Douglas Olson of O2 Planning + Design introduces new processes and tools that deal with the economic and political complexities of integrated land use and watershed planning. He gave this presentation at the 2012 GeoDesign Summit in January, 2012.
Esri is a global leader in Geographic Information Systems (GIS) software and geo-database management applications. For decades Esri has been providing powerful mapping solutions to Governments, industry leaders, academics and NGOs. With the advent of the Amazon Web Services (AWS) Cloud, Esri saw an opportunity to better serve its GIS customers by enabling them to process jobs faster, launch applications in minutes, and lower their overall operating costs. Customers like the USDA FNS launched their SNAP Retailing application in three weeks and saved 90% versus hosting their application on-premises.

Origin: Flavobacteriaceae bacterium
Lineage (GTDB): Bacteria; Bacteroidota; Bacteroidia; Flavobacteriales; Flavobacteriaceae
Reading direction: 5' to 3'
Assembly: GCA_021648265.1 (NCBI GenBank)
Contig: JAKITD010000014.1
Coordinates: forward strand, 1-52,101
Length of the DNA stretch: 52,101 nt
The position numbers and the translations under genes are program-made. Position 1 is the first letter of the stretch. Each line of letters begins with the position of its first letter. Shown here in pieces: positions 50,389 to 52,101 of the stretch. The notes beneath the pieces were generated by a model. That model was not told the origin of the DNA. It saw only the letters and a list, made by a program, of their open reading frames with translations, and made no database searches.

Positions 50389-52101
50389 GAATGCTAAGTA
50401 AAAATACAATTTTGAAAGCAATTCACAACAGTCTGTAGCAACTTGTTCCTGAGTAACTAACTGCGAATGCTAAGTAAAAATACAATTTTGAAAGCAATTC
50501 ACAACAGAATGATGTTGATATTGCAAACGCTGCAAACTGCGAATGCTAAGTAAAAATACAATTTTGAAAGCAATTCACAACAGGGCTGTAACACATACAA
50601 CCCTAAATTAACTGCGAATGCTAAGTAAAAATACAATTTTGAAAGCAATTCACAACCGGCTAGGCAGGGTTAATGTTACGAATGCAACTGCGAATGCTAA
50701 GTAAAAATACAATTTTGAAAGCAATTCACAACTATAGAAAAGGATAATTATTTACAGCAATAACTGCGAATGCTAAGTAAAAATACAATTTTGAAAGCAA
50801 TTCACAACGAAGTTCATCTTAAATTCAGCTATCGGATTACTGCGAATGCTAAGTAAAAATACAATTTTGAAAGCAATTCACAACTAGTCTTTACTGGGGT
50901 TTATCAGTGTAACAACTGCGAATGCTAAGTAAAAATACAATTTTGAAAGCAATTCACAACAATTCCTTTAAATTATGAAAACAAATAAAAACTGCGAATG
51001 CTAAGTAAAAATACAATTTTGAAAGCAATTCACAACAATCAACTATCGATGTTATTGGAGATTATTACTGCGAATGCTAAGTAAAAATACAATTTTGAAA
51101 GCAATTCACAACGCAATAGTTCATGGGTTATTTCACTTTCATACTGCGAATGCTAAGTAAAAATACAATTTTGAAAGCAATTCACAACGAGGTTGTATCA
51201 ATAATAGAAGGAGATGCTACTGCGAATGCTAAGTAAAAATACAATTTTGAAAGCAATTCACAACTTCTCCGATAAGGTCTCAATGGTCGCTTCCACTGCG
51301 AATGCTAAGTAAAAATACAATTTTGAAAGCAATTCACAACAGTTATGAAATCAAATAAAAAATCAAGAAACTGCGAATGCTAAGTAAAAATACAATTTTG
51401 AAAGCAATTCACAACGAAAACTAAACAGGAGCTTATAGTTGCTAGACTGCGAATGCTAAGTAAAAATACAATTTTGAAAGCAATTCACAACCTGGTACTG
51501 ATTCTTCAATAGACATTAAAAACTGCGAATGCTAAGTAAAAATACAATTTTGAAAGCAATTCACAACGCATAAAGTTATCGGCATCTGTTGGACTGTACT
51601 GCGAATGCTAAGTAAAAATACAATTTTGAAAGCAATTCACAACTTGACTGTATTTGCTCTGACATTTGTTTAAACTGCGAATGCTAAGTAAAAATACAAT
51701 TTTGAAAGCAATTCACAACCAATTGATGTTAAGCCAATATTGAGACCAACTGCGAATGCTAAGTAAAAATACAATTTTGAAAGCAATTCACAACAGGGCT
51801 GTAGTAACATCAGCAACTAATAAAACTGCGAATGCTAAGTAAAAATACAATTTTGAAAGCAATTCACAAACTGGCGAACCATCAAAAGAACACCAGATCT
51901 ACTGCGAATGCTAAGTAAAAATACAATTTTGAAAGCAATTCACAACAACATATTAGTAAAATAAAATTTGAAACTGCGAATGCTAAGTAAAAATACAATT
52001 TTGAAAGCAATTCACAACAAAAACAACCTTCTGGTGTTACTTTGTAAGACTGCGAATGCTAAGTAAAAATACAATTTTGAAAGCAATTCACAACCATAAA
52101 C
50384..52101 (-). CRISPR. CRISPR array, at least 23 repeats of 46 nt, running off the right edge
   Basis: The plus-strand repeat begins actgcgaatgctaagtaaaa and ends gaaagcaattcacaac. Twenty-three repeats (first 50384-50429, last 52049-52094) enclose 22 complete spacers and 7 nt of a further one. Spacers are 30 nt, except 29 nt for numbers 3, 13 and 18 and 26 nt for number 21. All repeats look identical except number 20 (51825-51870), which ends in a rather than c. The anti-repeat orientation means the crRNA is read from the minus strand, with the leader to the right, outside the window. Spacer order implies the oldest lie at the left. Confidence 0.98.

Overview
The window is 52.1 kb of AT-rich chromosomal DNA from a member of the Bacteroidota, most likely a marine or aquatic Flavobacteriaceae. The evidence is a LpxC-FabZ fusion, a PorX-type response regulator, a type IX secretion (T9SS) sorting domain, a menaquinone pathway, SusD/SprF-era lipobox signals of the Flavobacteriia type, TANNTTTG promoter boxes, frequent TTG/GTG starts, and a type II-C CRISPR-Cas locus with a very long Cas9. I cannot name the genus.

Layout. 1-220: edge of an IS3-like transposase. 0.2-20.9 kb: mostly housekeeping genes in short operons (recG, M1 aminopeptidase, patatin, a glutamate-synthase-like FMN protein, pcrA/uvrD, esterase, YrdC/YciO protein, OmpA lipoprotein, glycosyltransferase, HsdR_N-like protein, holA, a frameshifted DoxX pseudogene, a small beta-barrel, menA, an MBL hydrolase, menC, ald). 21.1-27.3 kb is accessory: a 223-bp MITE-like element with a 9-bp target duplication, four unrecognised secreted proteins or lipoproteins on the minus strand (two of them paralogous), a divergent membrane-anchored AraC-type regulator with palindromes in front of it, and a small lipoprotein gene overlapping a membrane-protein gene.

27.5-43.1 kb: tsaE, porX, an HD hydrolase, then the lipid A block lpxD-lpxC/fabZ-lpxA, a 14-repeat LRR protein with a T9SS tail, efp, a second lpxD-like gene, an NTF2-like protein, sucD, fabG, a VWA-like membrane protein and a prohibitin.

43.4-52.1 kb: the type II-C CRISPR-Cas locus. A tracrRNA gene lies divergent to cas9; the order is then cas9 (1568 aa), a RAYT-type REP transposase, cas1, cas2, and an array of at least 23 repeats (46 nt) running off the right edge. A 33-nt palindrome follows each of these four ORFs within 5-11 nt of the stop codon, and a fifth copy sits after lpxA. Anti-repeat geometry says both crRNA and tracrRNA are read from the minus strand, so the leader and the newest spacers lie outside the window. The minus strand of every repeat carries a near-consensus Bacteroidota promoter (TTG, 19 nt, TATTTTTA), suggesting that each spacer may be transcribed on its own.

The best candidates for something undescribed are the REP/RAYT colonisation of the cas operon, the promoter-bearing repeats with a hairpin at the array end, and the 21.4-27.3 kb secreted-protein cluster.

This is a TEDxYouth talk by Charlie Fitzpatrick for K-12 students.
Charlie Fitzpatrick is Manager of K12 Education for Esri, a company based in Redlands, CA, that makes geographic information system (“GIS”) software. Charlie was trained in Minnesota as a geographer and teacher. He taught social studies in grades 7-12 for 15 years, with most time in 8th grade (by choice). He spent free time helping teachers learn how to teach with computers (especially geography), and directed multi-week teacher institutes on that for IBM and the National Geographic Society. In 1992, he shifted to Esri to help administrators, teachers, and students learn about the many layers of the world, global to local, and solve problems through geographic analysis. Geospatial technology is a fast-growing arena, and Esri’s sole business is GIS, because people with geospatial skills are needed in every single industry, in governments, businesses, and agencies all over the world.